Baldwin Wallace University Junior Mary Griglak is Faster Than a Speeding Bullet
Both on the Track and at the Rink
Griglakís continued commitment to excellence pays dividends
By Dave Kich Ď05, Student Assistant
BEREA, OHIO Ė To become an elite athlete, two key attributes are necessary: an intense desire to succeed and a commitment to excellence. Baldwin Wallace University junior Mary Griglak is the epitome of both of these attributes.
Individually, Griglak, who is competing in her third season of track and field, is an All-Ohio Athletic Conference sprinter and was the 200-meter OAC champion outdoors in 2004 and the indoor champ in the 300 and 400 meters. She also was a member of the OAC record-setting 4 x 200 meter relay team that won a title. Her efforts helped the Yellow Jackets regain the OAC indoor title after a two-year absence and restablish BW as the premiere womenís track program in the OAC.
"Mary played a big role in our winning the OAC indoor title," said veteran Yellow Jacket Head Coach Dr. Bill Taraschke, who was selected as the OAC Womenís Indoor Track Coach of the Year -- the 21st time in his career that he has been named as a OAC coach-of-the-year.
"Mary definitely is a competitor with a strong will and desire to succeed at everything she does," said Taraschke. "Her dedication and commitment has rubbed off on her teammates and it has made our entire program better in the long-run."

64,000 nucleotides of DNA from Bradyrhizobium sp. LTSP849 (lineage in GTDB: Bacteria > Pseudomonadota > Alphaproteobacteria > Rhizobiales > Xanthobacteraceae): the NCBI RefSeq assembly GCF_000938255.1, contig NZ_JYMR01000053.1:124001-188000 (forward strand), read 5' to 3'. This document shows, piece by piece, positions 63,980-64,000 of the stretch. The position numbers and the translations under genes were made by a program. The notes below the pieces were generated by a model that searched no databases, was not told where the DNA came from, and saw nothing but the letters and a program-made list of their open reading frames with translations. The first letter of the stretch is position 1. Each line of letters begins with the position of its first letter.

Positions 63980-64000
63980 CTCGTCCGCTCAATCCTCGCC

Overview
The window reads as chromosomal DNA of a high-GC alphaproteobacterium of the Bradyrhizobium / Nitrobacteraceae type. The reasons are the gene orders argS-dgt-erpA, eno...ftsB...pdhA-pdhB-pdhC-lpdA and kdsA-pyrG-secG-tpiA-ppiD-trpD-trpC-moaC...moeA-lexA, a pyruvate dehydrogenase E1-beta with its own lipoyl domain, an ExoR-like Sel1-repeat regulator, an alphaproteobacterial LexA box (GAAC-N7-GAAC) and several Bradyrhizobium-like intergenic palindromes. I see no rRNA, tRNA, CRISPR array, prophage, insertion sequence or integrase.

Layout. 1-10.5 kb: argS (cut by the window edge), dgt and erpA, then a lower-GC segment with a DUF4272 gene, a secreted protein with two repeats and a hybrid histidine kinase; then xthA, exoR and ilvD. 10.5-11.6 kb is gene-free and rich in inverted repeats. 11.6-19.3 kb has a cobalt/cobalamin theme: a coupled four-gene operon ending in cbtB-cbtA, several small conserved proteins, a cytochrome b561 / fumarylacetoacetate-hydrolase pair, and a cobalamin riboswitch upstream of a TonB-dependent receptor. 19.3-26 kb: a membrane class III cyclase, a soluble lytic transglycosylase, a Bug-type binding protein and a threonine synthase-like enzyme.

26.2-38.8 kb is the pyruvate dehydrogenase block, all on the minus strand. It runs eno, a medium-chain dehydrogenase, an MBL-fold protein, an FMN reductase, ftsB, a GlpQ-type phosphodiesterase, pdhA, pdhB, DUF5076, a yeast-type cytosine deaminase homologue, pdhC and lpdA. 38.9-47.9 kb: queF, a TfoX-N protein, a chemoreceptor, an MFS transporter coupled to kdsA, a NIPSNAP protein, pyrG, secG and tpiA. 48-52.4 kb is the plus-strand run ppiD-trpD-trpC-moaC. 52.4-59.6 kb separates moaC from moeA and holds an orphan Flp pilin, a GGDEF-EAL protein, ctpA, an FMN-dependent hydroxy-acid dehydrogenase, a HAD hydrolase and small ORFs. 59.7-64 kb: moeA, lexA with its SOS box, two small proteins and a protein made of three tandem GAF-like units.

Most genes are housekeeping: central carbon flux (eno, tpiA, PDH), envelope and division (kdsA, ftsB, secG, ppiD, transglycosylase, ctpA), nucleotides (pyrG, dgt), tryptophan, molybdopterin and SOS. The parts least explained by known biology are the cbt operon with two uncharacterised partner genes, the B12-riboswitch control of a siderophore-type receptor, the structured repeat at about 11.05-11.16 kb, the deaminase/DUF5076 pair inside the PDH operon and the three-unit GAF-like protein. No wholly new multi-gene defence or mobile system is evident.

In addition to her accomplishments in track at BW, Griglakís accomplishments as a world-class speedskater are even more remarkable. In 2002, she reached the pinnacle of athletic competition as a member of the United State Olympic speedskating team that competed in Salt Lake City, Utah in the Olympic Games.
Griglak, who finished sixth overall at the 2002 Olympic Trials and was an alternate to the team, recognizes what an honor it was to compete in the Olympic Games.
"Being part of the 2002 Olympic Team was absolutely incredible. It was especially important because it was right after the tragedy of September 11. To see the country come together and the strength of the country at that time was really special," said Griglak.
As a short track speedskater, where competitions take place on a hockey rink with a 111-meter oval, Griglak enjoys the races that are pure sprints. However, in short track competition, a skater must compete in all events to determine an overall champion. This is in contrast to long track speedskating where the athlete can specialize in certain events.
"Since Iím a sprinter, I like the 500 meters and Iím pretty good at the 1000. Once I get to 1500 meters, I can have one race that goes well and one that goes poorly. The 3000 meters is defitely my least favorite race," said Griglak with a smile.